A representative case of tuberculosis. (A) A typical tuberculosis histological finding of granulomatous inflammation with central caseous necrosis. (B) Acid-fast bacilli stain highlights rod-shaped bacilli (acid-fast bacilli). (C) Agarose gel electrophoresis of Mycobacterium tuberculosis by nested polymerase chain reaction. There is a positive result (lane 1) for IS6110 and two negative results (lanes 2 and 3). Lane P contains the positive control, while lane N is the negative control.
Table 1.
Clinicopathological characteristics of the patients
Clinicopathological characteristic No. (%)
 Male 293 (51.0)
 Female 281 (49.0)
The way obtaining tissue
 Surgical resection 239 (41.6)
 Biopsy 335 (58.4)
 Necrotizing granulomatous inflammation 158 (27.5)
 Granulomatous inflammation without necrosis 95 (16.6)
 Necrosis without granuloma 45 (7.8)
 No granuloma or necrosis 276 (48.1)
 Gastrointestinaltract 198 (34.5)
 Bone and soft tissue 108 (18.8)
 Lymph node 86 (15.0)
 Lung and pleura 102 (17.8)
 Skin 31 (5.4)
 Peritoneum 18 (3.1)
 Head and neck 14 (2.4)
 Brain 3 (0.5)
 Adnexa, breast, pericardium, spleen, testis Each 2 (0.3)
 Liver, kidney, bladder, thymus Each 1 (0.17)
Table 2.
Positive and negative rates for each method
Positive Negative Total
PCR 101 (17.6) 473 (82.4) 574 (100)
AFB stain 8 (3.3) 225 (96.7) 233 (100)
IGRA 77 (55.4) 62 (44.6) 139 (100)
Mycobacterial culture 90 (22.2) 315 (77.8) 405 (100)

Values are presented as number (%).

PCR, polymerase chain reaction; AFB, acid-fast bacilli; IGRA, tuberculosis-specific antigen-induced interferon gamma release assay.

Table 3.
Statistics of each method based on the mycobacterial culture results
Method Culture
No. of cases Sensitivity (%) Specificity (%) PPV (%) NPV (%)
(+) (–)
PCR (+) 46 43 405 51.1 86.3 51.7 86.1
(–) 44 272
AFB stain (+) 3 1 91 12.5 98.5 75.0 75.9
(–) 21 66
IGRA (+) 21 30 91 80.8 53.8 41.2 87.5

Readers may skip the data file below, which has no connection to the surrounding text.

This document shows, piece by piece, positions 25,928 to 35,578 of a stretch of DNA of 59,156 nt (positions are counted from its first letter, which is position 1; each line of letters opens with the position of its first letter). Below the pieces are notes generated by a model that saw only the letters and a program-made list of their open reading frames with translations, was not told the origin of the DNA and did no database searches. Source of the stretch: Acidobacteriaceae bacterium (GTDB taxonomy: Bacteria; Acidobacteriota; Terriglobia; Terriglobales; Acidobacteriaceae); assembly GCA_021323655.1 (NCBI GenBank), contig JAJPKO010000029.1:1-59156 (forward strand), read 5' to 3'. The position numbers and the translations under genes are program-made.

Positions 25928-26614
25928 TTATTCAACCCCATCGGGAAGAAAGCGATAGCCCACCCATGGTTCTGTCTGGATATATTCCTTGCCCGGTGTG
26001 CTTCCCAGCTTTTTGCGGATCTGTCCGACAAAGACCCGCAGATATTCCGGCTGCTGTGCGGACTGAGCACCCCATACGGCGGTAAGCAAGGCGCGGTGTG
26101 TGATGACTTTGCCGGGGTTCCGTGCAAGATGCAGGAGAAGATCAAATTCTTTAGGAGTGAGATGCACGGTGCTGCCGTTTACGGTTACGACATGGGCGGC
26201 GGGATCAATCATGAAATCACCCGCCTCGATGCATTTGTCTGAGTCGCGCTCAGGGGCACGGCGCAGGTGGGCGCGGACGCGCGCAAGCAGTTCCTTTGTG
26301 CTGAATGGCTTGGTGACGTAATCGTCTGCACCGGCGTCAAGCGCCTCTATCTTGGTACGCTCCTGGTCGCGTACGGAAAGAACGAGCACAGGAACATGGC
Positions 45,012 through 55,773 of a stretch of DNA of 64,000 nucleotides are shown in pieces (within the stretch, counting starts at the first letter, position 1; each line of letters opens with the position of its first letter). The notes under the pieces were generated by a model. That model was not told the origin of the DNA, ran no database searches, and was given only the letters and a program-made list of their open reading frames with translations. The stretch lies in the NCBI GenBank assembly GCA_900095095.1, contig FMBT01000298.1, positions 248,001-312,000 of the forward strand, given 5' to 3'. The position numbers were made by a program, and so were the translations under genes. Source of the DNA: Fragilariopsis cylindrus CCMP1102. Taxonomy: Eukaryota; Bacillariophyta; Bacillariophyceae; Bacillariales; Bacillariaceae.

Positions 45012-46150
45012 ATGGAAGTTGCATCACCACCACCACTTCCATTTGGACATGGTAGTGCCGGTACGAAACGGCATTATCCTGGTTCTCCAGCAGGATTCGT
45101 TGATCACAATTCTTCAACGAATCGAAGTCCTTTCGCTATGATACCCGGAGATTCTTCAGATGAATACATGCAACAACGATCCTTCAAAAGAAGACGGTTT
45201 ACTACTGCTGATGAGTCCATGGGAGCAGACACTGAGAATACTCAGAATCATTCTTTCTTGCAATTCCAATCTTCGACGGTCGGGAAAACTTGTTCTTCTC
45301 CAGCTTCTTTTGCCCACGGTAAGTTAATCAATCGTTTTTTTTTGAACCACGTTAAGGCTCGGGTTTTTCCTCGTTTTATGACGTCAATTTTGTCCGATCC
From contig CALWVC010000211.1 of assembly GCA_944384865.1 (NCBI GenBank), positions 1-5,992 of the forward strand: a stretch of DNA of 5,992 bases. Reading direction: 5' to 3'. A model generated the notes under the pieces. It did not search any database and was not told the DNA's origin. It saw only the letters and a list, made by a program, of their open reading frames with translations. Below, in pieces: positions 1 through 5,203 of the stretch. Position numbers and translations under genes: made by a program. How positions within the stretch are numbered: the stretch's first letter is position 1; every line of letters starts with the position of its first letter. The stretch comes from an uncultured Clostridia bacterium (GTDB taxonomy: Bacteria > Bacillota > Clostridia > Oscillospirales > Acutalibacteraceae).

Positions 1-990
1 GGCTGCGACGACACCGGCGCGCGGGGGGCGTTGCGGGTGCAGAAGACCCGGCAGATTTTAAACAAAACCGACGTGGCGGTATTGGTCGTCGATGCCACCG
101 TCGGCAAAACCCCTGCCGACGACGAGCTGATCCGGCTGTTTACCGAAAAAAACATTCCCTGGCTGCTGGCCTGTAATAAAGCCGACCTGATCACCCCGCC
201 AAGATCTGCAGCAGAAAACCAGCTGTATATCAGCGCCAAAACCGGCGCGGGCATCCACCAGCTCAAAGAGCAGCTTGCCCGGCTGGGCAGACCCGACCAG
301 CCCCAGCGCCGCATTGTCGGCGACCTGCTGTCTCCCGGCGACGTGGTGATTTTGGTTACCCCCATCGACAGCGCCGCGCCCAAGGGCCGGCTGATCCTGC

(–) 5 35

PPV, positive predictive value; NPV, negative predictive value; PCR, polymerase chain reaction; AFB, acid-fast bacilli; IGRA, tuberculosis-specific antigen-induced interferon gamma release assay.

Table 4.
Statistical analysis of PCR-based on the histological findings
(+) PCR Culture
Sensitivity (%) Specificity (%) PPV (%) NPV (%)
(+) (–)
Necrotizing granuloma (n = 131) (+) 36 32 65.5 57.9 52.9 69.8
(–) 19 44
Non-necrotizing granuloma (n = 61) (+) 5 8 26.3 81.0 38.5 70.8
(–) 14 34
Necrosis only (n = 38) (+) 2 3 66.7 91.4 40.0 97.0
(–) 1 32
No granuloma and necrosis (n = 175) (+) 3 2 23.1 98.8 60.0 94.2
(–) 10 162

PCR, polymerase chain reaction; PPV, positive predictive value; NPV, negative predictive value.

Table 5.
Concordance rates between methods
Method к coefficient p-value
PCR and culture 0.376 <.001
PCR and IGRA 0.126 .034
PCR and AFB stain 0.235 <.001
PCR and histopathologic features 0.442 <.001
Culture and positive result for both PCR and histopathologic features 0.288 <.001
Culture and positive result for PCR or histopathologic features 0.388 <.001

PCR, polymerase chain reaction; IGRA, tuberculosis-specific antigen-induced interferon gamma release assay; AFB, acid-fast bacilli.

Table 6.
PCR statistics values of previous reports
Reference Positive criteria PCR methods No. of cases Type of specimens Sensitivity (%) Specificity (%) PPV (%) NPV (%)
Park et al. [14] Culture Nested 152 FFPE, lung 85 99 98 88
Frevel et al. [15] Histology, culture, clinical finding NA 229 FFPE, various organs 90 92 81 96
Mishra et al. [16] Culture Real time 28 FFPE, gastrointestinal specimens 96.4 100 100 96
Seo et al. [17] Culture Nested 88 FFPE, various organs 87.5 98.2 96.6 93.2
Diaz et al. [18] Clinical and microbiological Nested 43 FFPE, liver 58 96 NA NA
Salian et al. [19] Culture NA 60 FFPE, various organs 100 93 76.9 100
Lee et al. [20] Culture Nested 129 FFPE, various organ 68.3 98.5 NA NA
Present study Culture Nested 405 FFPE, various organ 51.1 86.3 51.7 86.1

PCR, polymerase chain reaction; PPV, positive predictive value; NPV, negative predictive value; FFPE, formalin fixed, paraffin embedded tissue; NA, not available.